for samples, or between  – 3 and  + 3 for
Example: Suppose IQ scores have mean 100 and
standard deviation 15, and their distribution is moundshaped.
Example: The rainfall data have a mean of 34.9 inches
and a standard deviation of 13.7 inches.
What if the data may not have a mound-shaped
Chebyshev’s Rule: For any type of data, the proportion
of data which are within k standard deviations of the
mean is at least:
In the general case, at least what proportion of the data
lie within 2 standard deviations of the mean?
What proportion would this be if the data were known
to have a mound-shaped distribution?
Rainfall example revisited:
Numerical Measures of Relative Standing
 These tell us how a value compares relative to the
rest of the population or sample.
 Percentiles are numbers that divide the ordered
data into 100 equal parts. The p-th percentile is a
number such that at most p% of the data are less
than that number and at most (100 – p)% of the
data are greater than that number.
Well-known Percentiles: Median is the 50th percentile.
Lower Quartile (QL) is the 25th percentile: At most 25%
of the data are less than QL; at most 75% of the data
are greater than QL.
Upper Quartile (QU) is the 75th percentile: At most 75%
of the data are less than QU; at most 25% of the data
are greater than QU.
The 5-number summary is a useful overall description
of a data set: (Minimum, QL, Median, QU, Maximum).
Example (Rainfall data):
-- These allow us to compare data values from different
samples or populations.
-- The z-score of any observation is found by
subtracting the mean, and then dividing by the
standard deviation.
For any measurement x,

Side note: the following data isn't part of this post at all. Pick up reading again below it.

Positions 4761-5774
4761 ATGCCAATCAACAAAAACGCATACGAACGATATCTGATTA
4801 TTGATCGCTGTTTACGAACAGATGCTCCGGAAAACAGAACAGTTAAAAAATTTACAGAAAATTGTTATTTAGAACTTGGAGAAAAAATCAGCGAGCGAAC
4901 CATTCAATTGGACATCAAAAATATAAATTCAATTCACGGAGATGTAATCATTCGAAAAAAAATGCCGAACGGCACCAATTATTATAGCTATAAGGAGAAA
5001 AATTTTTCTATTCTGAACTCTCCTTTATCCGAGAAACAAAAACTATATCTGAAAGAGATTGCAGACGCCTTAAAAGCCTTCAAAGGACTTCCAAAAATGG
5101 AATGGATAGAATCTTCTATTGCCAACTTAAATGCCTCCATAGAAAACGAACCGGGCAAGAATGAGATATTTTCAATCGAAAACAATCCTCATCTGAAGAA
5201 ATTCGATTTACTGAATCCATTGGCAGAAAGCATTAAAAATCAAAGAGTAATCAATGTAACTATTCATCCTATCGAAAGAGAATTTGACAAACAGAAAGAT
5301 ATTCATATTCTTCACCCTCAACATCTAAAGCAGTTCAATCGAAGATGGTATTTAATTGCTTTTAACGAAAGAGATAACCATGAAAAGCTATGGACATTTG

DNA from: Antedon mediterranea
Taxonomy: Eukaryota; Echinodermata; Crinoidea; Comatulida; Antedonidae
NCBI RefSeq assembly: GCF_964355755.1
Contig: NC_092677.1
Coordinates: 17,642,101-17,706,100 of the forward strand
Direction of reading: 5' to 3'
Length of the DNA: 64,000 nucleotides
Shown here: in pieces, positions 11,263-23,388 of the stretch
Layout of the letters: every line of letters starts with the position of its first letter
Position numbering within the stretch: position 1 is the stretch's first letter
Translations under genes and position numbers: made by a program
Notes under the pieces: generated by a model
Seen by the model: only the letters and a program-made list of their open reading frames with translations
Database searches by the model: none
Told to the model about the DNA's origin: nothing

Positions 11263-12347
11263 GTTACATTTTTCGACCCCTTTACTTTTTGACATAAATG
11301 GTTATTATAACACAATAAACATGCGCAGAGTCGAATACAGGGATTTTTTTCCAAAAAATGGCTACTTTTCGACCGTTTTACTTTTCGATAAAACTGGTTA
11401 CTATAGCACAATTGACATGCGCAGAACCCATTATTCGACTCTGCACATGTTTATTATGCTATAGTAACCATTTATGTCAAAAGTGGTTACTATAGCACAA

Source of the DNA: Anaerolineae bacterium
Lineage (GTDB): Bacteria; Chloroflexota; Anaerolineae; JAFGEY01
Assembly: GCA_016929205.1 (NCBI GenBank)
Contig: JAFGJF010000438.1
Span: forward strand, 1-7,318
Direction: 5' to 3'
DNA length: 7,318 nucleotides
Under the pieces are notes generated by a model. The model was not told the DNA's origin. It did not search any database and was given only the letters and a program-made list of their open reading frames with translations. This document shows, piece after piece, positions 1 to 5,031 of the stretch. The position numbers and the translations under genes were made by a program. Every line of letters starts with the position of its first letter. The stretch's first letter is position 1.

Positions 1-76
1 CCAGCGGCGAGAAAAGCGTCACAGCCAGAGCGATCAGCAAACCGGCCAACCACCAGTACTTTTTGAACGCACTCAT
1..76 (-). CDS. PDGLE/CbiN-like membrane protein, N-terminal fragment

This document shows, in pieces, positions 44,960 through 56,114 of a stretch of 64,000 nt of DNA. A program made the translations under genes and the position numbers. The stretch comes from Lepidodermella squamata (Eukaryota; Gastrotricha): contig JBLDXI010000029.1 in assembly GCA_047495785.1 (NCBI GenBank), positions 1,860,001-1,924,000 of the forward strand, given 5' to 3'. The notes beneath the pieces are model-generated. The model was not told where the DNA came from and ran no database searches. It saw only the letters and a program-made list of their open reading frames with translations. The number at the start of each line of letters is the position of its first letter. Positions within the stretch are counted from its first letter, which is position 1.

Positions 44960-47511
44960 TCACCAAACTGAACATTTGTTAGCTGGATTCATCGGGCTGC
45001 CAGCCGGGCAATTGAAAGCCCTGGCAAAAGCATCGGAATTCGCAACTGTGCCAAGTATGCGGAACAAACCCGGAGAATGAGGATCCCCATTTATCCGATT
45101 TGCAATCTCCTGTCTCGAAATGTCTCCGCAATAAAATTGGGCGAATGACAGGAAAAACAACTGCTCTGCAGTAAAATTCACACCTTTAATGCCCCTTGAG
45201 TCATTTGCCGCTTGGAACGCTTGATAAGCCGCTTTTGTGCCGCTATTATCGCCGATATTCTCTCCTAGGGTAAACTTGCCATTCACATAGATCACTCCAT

Sample z-score:
Population z-score:
The z-score tells us how many standard deviations
above or below the mean that an observation is.
Example: You get a 72 on a calculus test, and an 84 on
a Spanish test.
Test data for calculus class: mean = 62, s = 4.
Test data for Spanish class: mean = 76, s = 5.
Calculus z-score:
Spanish z-score:
Which score was better relative to the class’s
Your friend got a 66 on the Spanish test:
Boxplots, Outliers, and Normal Q-Q plots
Outliers are observations whose values are unusually
large or small relative to the whole data set.
Causes for Outliers:
(1) Mistake in recording the measurement
(2) Measurement comes from some different
(3) Simply represents an unusually rare outcome
Detecting Outliers
Boxplots: A boxplot is a graph that depicts elements in
the 5-number summary.
 The “box” extends from the lower quartile QL to
the upper quartile QU.
 The length of this box is called the Interquartile
Range (IQR) of the data.
 IQR = QU – QL
 The “whiskers” extend to the smallest and largest
data values, except for outliers.
 We generally use software to create boxplots.
Defining an outlier:
 If a data value is less than QL – 1.5(IQR) or greater
than QU + 1.5(IQR), then it is considered an outlier
and given a separate mark on the boxplot.
 A different rule of thumb is to consider a data
value an outlier if its z-score is greater than 3 or
less than –3.
Interpreting boxplots
 A long “box” indicates large variability in the data
 If one of the whiskers is long, it indicates skewness
in that direction.
 A “balanced” boxplot indicates a symmetric
Outliers should be rechecked to determine their cause.
Do not automatically delete outliers from the analysis --they may indicate something important about the
Assessing the Shape of a Distribution
-- A normal distribution is a special type of symmetric
distribution characterized by its “bell” shape.
 How do we determine if a data set might have a
normal distribution?
 Check the histogram: Is it bell-shaped?
 More precise: Normal Q-Q plot (a.k.a. Normal
probability plot). (see p. 250-251)
 Plots the ordered data against the z-scores we
would expect to get if the population were really
 If the Q-Q plot resembles a straight line, it’s
reasonable to assume the data come from a normal
 If the Q-Q plot is nonlinear, data are probably not